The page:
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Mission: Implausible -- Scientists Locked Away On 520-Day 'Trip' To Mars


The seven volunteers for the Mars-500 experiment: Aleksei Sitev, Aleksandr Smoleyevsky, and backup Mikhail Sinelnikov (left to right, front row) and Sukhrob Kamolov, Romain Charles, Diego Urbina, and Wang Yue (left to right back row).
A similar project a decade ago ended in fisticuffs and charges of sexual harassment, but scientists hope that this time a simulated marathon space mission to Mars flies smoothly.

Six men are now locked away in a mock spaceship inside a Moscow research center, where they will spend 18 months in isolation. The mission is intended to help scientists understand how humans would cope with a real trip to Mars.

"See you in 520 days!" shouted Russia's Sukhrob Kamolov as he was sealed inside the simulator at around 1000 GMT.

The crew -- from Russia, Italy, France, and China -- are to spend the entire mission inside a windowless facility at Russia’s Institute For Biomedical Problems (IBMP). The task of the Mars-500 experiment is to mimic the timescale of a possible mission to Mars -- 250 days for the trip to Mars, 30 days on the surface, and 240 days for the return journey.

The project’s technical director, Yevgeny Dyomin, told RFE/RL’s Russian Service that the hatch will only be reopened when the experiment is over or if one of the participants is forced to pull out.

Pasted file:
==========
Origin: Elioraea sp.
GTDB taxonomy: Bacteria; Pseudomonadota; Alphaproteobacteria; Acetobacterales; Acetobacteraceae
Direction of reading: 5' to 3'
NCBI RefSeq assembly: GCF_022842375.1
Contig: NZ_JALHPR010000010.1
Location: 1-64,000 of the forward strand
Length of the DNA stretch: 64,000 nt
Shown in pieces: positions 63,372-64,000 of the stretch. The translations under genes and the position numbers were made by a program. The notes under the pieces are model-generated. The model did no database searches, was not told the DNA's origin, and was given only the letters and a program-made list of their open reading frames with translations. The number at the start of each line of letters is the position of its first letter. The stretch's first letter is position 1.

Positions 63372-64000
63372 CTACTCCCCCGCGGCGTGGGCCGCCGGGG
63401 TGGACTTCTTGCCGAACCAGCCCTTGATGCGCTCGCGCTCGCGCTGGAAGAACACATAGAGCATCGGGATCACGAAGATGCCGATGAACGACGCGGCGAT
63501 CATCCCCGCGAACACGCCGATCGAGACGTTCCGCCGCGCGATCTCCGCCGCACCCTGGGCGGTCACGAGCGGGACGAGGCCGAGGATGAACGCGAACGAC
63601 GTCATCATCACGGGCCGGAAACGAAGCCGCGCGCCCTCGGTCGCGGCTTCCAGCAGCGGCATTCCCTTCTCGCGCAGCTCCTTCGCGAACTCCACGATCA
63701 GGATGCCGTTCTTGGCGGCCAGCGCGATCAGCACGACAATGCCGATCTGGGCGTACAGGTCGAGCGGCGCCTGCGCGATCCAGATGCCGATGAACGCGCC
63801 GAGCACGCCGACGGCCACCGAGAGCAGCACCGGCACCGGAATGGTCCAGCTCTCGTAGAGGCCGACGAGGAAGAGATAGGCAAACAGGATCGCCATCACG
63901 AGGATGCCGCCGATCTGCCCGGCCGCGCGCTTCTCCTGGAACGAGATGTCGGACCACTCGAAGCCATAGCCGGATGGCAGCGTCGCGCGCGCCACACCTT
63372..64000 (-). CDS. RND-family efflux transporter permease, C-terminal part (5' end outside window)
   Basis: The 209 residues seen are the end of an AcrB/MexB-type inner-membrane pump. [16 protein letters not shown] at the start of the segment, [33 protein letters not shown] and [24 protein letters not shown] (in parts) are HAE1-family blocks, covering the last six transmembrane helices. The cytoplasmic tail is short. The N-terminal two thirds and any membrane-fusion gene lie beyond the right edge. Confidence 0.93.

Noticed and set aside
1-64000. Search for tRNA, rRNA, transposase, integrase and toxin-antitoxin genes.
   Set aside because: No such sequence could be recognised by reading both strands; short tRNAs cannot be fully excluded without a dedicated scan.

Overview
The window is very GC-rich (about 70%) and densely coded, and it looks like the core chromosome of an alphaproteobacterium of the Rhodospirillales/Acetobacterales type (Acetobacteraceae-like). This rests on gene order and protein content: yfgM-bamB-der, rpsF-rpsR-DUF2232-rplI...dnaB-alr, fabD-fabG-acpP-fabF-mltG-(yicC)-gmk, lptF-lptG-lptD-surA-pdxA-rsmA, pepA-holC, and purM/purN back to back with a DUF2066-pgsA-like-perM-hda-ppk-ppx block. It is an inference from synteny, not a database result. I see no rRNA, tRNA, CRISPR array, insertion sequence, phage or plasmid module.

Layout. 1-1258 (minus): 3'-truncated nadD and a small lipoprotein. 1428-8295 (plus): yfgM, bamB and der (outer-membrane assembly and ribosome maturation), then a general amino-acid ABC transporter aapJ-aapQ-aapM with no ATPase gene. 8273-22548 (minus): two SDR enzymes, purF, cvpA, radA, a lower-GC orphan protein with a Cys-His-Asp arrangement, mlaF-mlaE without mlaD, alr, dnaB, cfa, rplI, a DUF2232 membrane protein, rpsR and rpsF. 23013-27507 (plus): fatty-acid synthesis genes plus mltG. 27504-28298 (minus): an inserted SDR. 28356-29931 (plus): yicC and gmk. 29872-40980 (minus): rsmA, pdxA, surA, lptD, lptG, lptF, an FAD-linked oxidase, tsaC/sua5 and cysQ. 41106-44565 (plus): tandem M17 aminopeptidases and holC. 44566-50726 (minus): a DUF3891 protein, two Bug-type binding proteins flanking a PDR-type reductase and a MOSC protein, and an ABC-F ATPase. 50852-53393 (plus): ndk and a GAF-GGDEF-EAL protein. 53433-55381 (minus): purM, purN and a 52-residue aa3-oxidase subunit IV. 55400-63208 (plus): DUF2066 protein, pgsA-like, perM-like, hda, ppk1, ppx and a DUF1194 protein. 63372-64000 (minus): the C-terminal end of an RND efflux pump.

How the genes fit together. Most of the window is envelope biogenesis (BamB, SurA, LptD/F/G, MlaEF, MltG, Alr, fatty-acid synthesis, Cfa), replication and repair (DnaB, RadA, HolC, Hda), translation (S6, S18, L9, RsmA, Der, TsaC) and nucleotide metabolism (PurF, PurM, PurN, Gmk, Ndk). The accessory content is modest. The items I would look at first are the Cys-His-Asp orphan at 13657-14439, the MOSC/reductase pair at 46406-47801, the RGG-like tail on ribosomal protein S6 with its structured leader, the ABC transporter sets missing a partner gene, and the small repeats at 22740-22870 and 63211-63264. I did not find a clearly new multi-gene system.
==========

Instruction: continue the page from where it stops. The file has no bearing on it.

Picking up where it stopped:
"[The experiment] can be interrupted if its conditions begin to pose a threat to [crew members'] health, both in terms of medical indicators and equipment," Dyomin says. "No other reason -- not even if a crew member decides to leave on his own -- will make us halt the experiment."

Lots Of Issues

Scientists hope that the experiment, financed by Russia, China, and the European Space Agency (ESA), will provide quality data about some of the technological challenges and psychological issues faced by a future Mars exploration crew.

An overview of the "confinement module" where the scientists will conduct the Mars-500 experiment.
"There are psychological issues; the issue of lack of contact with Earth. There are issues related to psychological compatibility. There is the issue of claustrophobia. There is also the issue of a closed life cycle," says Lev Zelyony, the director of the Space Research Institute at the Russian Academy of Sciences. "And each of these may, in turn, serve as a reason that such a manned mission fails, because something slips."

The mock spaceship comprises a series of interconnected steel canisters, with a total volume of some 550 cubic meters.

During their "journey," the volunteers will have to survive on limited food rations and their only communication with the outside world will be via e-mail, delayed and occasionally disrupted to imitate the effects of space travel.

Eight-Hour Chunks

They'll have the same diet as real astronauts on the International Space Station -- packaged food given at the beginning of the experiment that will have to be rationed.